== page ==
Aster macrophyllus

Large Leaf Aster

Aster macrophyllus, Large Leaf Aster, Photo © by Earl J.S. Rook
Large Leaf Aster
Photo © by Earl J.S. Rook

Flora, fauna, earth, and sky...
The natural history of the northwoods


  • Aster, from the Latin, "star"
  • macrophyllus, from the Greek, makros (macros), "large", and fullon (phyllon), "leaf"
  • Large Leaf, from the heart shaped basal leaves, up to 6" x 8" in size
  • Other common names include Bigleaf Aster, Lumberjack Toilet Paper


  • Kingdom Plantae, the Plants
    • Division Magnoliophyta, the Angiosperms (flowering plants)
      • Class Magnoliopsida, the Dicotyledons
      • Subclass Asteridae
        • Order Asterales, the Sunflowers
          • Family Asteraceae, the Sunflowers
            • Genus Aster, the Asters
  • Taxonomic Serial Number: 35608


  • A widespread native rhizomatous perennial groundcover. Can form large dense colonies.
  • Bloom stems are infrequent and look little like the dense ground covering growth. The flowering stalk, when present, ranges to 5' in height, with pale lavender to purple ray flowers late in the season.
  • Leaves thick, basal, heart shaped; the size of your hand, 6"-8"


  • A ubiquitous northwoods groundcover.
  • Distinguished by its very large, soft, thick, heart-shaped leaves.


  • Northeastern North America from Canada to the Ohio.


  • Common in most northwoods plant communities except wetlands.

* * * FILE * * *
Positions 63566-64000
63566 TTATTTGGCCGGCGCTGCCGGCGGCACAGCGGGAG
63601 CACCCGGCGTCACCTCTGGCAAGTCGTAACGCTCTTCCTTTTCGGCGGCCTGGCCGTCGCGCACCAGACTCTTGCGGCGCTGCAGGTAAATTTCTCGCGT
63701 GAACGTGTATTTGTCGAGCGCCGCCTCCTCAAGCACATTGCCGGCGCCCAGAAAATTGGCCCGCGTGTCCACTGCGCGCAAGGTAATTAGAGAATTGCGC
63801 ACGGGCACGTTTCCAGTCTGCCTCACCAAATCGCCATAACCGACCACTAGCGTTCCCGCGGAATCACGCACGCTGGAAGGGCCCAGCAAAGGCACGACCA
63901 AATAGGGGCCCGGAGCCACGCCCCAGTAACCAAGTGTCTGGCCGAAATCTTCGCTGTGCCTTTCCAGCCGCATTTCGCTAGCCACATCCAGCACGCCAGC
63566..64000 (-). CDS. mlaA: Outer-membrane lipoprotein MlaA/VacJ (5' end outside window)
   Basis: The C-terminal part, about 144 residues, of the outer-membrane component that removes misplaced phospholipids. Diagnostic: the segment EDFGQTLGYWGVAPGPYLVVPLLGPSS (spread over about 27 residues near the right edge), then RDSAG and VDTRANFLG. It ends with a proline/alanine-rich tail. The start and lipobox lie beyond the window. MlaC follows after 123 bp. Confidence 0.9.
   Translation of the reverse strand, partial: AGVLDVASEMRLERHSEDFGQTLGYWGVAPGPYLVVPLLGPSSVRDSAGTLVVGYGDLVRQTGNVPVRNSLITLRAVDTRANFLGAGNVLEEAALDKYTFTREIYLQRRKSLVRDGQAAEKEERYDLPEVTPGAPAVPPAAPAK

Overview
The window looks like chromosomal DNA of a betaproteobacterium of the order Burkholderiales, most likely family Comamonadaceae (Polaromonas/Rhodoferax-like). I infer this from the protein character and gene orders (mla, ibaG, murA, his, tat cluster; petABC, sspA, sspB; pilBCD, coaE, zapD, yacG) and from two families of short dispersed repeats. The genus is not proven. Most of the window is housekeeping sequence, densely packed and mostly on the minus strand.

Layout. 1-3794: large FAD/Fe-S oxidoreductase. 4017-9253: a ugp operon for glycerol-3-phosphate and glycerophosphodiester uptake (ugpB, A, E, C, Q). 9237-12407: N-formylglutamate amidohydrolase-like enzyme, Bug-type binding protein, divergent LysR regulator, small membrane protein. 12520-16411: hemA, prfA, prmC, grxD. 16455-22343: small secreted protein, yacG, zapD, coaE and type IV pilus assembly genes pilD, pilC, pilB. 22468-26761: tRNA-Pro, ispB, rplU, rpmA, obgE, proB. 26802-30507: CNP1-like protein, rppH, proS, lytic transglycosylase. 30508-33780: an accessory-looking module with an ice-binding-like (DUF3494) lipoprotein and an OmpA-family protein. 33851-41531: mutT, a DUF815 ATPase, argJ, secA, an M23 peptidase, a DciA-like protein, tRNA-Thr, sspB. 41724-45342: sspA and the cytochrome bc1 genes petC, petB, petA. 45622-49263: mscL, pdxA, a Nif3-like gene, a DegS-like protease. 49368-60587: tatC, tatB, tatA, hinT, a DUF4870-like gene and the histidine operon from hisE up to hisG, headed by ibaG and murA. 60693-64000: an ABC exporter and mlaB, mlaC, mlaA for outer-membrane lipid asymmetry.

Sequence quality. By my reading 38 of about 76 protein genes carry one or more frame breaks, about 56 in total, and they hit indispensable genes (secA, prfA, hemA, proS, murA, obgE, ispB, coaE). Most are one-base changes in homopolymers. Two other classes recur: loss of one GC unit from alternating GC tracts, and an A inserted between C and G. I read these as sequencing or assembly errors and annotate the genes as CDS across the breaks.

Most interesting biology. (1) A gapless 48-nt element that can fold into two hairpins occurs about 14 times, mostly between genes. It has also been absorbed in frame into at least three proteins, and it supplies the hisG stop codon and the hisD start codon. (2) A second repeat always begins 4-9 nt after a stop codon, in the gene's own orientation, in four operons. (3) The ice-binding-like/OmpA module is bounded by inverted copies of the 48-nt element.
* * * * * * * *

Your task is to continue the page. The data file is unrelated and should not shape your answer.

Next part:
• Dry or moist sites in pine woods.
  • Sandy, acid soil (pH 5 to 6).




  • The Indians are said to have made a tea for headache and used the dried leaves in lieu of tobacco.


  • Young leaves have been collected for spring greens.
  • The herbal uses are scant.


  • Reproduces by seed and vegetatively by rhizomes.
  • Spreads with stolons at a moderate rate.
  • Flowers August-October; generally the latest blooming flower in the North Country.
  • Pollination by Bumblebees (Bombus spp.)
  • Seed dispersal by wind.


  • By seed, started in July in a mix of acid peat and sand in cold frame.
  • By division in early spring.


  • Hardy to USDA Zone 3 (average minimum annual temperature -40ºF)
  • Relatively easily grown in the woodland garden if provided a loose soil high in organic matter. Use for natural woodland ground cover. Plant about 12" apart.
  • The garden value is in the foliage, not the flowers.
  • Light to full shade; average soil.



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Last Updated on 26 February, 2004